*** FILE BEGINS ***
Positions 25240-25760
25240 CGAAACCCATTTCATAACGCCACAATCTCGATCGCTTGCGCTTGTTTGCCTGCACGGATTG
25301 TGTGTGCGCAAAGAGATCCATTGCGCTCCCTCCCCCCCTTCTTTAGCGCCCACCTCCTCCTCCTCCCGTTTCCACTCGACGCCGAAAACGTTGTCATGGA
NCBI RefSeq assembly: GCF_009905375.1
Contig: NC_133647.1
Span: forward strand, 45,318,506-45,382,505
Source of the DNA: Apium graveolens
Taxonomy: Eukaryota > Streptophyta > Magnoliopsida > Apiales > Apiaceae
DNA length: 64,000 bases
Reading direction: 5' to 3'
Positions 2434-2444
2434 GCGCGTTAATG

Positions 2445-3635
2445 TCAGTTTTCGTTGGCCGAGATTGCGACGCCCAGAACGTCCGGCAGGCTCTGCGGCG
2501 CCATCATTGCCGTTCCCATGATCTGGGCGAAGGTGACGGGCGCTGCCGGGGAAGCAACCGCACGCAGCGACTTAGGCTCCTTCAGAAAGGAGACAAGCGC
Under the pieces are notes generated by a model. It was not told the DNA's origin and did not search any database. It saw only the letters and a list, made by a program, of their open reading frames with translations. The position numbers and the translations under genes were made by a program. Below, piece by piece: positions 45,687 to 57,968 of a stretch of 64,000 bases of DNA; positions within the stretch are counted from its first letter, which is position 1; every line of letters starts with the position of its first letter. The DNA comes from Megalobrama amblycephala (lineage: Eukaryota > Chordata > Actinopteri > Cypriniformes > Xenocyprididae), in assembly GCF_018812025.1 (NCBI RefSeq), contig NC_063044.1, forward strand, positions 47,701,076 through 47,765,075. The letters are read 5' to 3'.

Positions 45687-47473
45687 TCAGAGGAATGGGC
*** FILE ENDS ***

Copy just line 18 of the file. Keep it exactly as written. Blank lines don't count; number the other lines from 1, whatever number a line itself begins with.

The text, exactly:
45687 TCAGAGGAATGGGC